A fair amount, if you're just looking at your weekly grocery bill. But if you're an entire nation? Not so much.
Zimbabwe's finance minister Tendai Biti told press that his country has just $217 in the bank after civil servants got their paychecks.
"The government finances are in paralysis state at the present moment," Biti said at a press conference in Harare, Tuesday, the Telegraph reported. "We are failing to meet our targets."
The country's dire financial straits are particularly worrisome, considering the upcoming elections planned for later this year. Biti told reporters the government plans to ask the international community for assistance.
Three out of every four Zimbabweans lives on less than £1 per day, and more than half of the workforce is unemployed.
Zimbabwe had struggled financially after a decade of hyperinflation, when President Robert Mugabe began to hand white-owned farmland over to black Zimbabweans. Thousands of farmers were kicked off their lands, harming investor confidence, slowing production to a halt, and prompting international sanctions.
In 2008, when a disputed election left the 88-year-old Mugabe's Zanu-PF party sharing power with the opposition Movement for Democratic Change, the hyperinflation was slowed and Zimbabwe experienced two years of now-slowing strong growth.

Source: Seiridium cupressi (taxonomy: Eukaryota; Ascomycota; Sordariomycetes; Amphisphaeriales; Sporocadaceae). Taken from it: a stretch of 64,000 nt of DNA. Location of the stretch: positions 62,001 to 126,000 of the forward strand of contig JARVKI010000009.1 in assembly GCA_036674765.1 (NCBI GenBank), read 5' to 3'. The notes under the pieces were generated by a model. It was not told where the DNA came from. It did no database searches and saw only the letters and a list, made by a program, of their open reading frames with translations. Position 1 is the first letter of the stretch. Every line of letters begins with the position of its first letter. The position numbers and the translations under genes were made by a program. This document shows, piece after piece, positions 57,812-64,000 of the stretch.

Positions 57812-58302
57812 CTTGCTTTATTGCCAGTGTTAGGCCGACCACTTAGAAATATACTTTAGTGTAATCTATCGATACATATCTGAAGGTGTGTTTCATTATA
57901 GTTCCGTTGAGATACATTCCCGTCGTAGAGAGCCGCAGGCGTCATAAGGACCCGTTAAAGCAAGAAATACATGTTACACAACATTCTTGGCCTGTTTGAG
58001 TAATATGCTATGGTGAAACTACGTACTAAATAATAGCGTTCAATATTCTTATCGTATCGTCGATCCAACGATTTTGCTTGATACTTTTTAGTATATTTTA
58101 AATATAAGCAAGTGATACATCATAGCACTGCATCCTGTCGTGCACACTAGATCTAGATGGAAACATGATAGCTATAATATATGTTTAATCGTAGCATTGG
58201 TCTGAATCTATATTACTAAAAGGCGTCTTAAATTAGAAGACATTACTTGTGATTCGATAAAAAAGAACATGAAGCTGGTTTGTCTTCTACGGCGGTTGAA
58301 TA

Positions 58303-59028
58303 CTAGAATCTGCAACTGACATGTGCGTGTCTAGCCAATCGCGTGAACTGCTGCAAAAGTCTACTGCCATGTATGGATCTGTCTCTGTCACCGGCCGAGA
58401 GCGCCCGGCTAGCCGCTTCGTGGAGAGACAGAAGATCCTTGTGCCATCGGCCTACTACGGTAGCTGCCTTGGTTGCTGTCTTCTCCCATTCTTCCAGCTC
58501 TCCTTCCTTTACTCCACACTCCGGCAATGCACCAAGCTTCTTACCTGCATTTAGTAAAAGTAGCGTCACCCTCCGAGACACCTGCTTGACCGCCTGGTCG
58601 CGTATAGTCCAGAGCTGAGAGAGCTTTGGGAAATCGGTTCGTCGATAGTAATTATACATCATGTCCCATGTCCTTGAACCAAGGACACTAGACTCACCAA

"Despite better-than-expected revenue performance, central government operations recorded a cash deficit of 0.6 per cent of GDP in 2011 and domestic arrears accumulation of about 1 per cent of GDP, due mainly to two salary increases that raised employment costs by 22 per cent, crowding out social and capital investment," the International Monetary Fund said in an annual report.
"The effect of the salary hikes was compounded in early-2012 by an increase in employee allowances and unbudgeted recruitment," it added in its report.
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